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Legal and Disciplinary Disclosure Requirements for Registered Investment Advisers

By: Jonah A. Toleno, Esq., Shustak Reynolds & Partners, P.C., California and New York July, 2011       


The U.S. Securities and Exchange Commission (SEC) defines an investment adviser as “an individual or firm that is in the business of giving advice about securities to clients.” 2Investment advisers are required to register either with the SEC or the securities agency for the state in which the investment adviser’s principal place of business is located. Investment advisers who manage $30 million or more in client assets are required to register with the SEC, using a form called Form ADV. Investment advisers who manage $25 million or more may register with the SEC, but are not required to do so unless their assets under management total $30 million or more. Advisers whose client asset management is under $25 million must register with their home state securities agency. 3

Legal and Disciplinary Disclosure Requirements for SEC-Registered RIAs

A registered investment adviser often is referred to as an “RIA.” SEC-registered RIA’s must file annual reports with the SEC. State-registered RIA’s must file updated reports in accordance with the applicable state’s reporting requirements. Once registered, SEC-registered RIAs are required to report on an ongoing basis to the SEC and the public certain legal and disciplinary events, including the following:

  • Criminal or civil actions, where the adviser or a management person of the adviser was convicted, pleaded guilty or ‘no contest’, or was subject to certain disciplinary actions with respect to conduct involving investment-related businesses, statutes, regulations, or activities; fraud, false statements, or omissions; wrongful taking of property; or bribery, forgery, counterfeiting, or extortion.
  • Administrative proceedings before the SEC, other federal regulatory agencies, or any state agency where the adviser’s or a management person’s activities were found to have caused an investment-related business to lose its authorization to do business or where such person was involved in a violation of an investment-related statute or regulation and was the subject of specific disciplinary actions taken by the agency.
  • Self-regulatory organization (SRO) proceedings in which the adviser or a management person was found to have caused and investment-related business to lose its authorization to do business; or was found to have been involved in a violation of the SRO’s rules and was the subject of specific disciplinary actions taken by the organization.
  • Court judgments pertaining to investment-related statutory and regulatory violations by the firm and its affiliated persons, for the last ten (10) years.

RIA’s registered with the SEC must disclose all of the above items on their annual report to the SEC, consisting of an updated  Form ADV Part 1A.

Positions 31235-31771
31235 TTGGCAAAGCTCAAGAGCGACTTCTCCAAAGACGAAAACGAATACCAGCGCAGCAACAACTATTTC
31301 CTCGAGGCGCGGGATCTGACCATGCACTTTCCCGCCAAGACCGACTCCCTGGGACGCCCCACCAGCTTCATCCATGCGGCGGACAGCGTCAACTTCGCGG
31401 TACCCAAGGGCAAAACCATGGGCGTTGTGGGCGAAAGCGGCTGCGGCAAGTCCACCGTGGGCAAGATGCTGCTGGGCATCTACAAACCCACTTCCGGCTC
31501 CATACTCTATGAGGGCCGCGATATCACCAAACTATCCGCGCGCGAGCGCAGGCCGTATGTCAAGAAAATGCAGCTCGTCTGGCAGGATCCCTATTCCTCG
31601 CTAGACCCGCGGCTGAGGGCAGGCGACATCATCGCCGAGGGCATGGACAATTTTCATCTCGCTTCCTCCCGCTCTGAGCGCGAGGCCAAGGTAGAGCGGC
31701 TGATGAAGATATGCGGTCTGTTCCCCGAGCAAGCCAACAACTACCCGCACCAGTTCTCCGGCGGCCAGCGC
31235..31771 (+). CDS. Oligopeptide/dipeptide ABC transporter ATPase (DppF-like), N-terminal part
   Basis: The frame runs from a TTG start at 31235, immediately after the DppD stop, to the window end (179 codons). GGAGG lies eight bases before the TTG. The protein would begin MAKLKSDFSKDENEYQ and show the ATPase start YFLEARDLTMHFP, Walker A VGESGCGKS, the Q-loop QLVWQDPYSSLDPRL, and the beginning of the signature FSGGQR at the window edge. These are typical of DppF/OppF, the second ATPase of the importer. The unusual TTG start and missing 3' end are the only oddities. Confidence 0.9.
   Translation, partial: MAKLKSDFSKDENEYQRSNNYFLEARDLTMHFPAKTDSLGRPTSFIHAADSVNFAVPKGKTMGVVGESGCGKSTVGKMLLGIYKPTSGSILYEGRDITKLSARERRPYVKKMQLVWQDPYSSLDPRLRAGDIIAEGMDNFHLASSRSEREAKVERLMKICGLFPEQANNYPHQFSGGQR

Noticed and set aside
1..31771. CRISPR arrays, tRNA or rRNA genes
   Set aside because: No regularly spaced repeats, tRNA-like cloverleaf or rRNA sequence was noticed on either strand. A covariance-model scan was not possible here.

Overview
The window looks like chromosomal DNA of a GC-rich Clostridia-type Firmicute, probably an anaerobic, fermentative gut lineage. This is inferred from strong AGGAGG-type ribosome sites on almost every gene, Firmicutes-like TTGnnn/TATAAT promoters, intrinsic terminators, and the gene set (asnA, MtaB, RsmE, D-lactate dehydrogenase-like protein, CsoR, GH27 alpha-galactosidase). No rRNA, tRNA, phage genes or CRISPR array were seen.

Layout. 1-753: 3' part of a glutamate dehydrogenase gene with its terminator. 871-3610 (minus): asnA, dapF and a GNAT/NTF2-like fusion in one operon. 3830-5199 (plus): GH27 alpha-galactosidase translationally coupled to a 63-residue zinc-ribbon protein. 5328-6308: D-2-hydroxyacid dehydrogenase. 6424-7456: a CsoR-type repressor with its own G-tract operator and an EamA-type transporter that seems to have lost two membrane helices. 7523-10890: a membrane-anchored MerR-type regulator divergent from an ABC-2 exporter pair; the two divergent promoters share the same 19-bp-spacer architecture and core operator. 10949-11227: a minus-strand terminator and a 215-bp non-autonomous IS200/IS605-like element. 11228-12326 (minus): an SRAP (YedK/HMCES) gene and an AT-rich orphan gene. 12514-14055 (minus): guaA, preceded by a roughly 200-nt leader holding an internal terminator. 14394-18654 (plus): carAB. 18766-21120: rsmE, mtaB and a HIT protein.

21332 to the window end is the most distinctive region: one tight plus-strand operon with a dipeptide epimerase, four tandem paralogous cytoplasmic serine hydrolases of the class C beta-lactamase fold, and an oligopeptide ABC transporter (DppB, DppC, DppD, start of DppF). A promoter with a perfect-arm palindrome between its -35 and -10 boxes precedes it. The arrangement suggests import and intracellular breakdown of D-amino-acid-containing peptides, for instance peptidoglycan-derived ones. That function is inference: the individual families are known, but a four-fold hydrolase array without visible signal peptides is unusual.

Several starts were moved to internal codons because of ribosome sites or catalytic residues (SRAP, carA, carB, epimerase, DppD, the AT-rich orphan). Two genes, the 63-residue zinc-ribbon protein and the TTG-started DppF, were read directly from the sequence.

Additional Legal Disclosures for State-Registered RIAs

In addition to the above items, RIAs registered with the state of their principal place of business must disclose information about surety bonds if required by the RIA home state, unsatisfied judgments and liens, investment-related judicial actions (court lawsuits) AND arbitrations filed against the RIA or its representatives. These additional disclosures are unique to state-registered RIA’s; SEC-registered RIA’s need not report these items on Form ADV, Part 1A. Those RIA’s registered with a state must disclose the criminal and regulatory items described in the previous paragraph on their Form ADV Part 1A, and the items in this section (surety bonds, unsatisfied judgments and liens, judicial actions, and arbitrations) on Form ADV Part 1B.

Public Access to Form ADV and Updates For RIA’s

The SEC encourages investors to research investment advisers and brokers before investing with them. To help investors with this process, the SEC makes publicly available SEC-registered RIA forms and filings in its Investment Advisor Registration Depository (IARD). The public can research any RIA currently registered with the SEC by searching the advisor at the SEC’s Investment Adviser Public Disclosure website (IAPD) at the SEC IAPD Home Page 4Investors also can search for each state’s regulator contact information at the North American Securities Administrators Association’s (NASAA’s) State Regulator Search Page, to research state-regulated RIAs. 5

Unlike broker-dealers (B-D’s), RIA’s are not required to report the above information to the Financial Industry Regulatory Authority (FINRA). FINRA maintains separate records and filings by registered B-D’s in its Central Registration Depository database, which the public can access through FINRA’s Broker Check program online. 6

For more information about investor education, visit the SEC’s retail investor information page at

Schedule a free initial consultation by calling Shustak Reynolds & Partners, P.C. toll free at 888-748-8748, or contact us online.

Ms. Toleno is a partner in Shustak & Partner’s San Diego office specializing in securities litigations and arbitrations.


Pursuant to SEC rule adopted in January, 2011, that amount is going to increase to $100 million but the effective date of the implementation of the rule has been delayed until July, 2011 and may be delayed even further. This is the current rule as of the time this article was written.




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